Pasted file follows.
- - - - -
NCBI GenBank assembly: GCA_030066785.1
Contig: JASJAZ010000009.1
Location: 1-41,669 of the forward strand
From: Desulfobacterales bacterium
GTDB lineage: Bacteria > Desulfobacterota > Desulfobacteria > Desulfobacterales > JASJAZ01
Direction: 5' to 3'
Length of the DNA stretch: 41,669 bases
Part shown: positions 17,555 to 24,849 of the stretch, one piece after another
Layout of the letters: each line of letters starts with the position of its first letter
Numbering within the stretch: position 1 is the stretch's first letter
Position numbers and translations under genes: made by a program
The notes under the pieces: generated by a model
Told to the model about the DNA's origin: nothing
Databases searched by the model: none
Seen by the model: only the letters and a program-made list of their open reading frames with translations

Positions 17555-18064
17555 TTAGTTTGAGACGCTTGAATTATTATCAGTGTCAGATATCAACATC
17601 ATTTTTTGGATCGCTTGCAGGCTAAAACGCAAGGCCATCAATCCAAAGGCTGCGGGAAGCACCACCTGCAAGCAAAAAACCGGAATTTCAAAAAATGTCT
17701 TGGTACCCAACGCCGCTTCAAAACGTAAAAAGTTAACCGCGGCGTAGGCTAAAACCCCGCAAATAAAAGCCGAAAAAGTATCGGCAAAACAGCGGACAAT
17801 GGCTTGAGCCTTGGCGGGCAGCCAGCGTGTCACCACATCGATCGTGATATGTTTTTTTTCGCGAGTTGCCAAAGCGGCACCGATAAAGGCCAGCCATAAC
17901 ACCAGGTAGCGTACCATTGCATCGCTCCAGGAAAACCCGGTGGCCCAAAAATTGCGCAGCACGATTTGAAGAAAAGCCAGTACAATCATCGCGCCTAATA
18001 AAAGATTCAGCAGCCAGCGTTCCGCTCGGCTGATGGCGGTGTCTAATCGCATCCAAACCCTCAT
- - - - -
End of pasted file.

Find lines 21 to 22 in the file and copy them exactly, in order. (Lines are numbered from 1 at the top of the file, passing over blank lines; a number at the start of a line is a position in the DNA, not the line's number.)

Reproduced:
17901 ACCAGGTAGCGTACCATTGCATCGCTCCAGGAAAACCCGGTGGCCCAAAAATTGCGCAGCACGATTTGAAGAAAAGCCAGTACAATCATCGCGCCTAATA
18001 AAAGATTCAGCAGCCAGCGTTCCGCTCGGCTGATGGCGGTGTCTAATCGCATCCAAACCCTCAT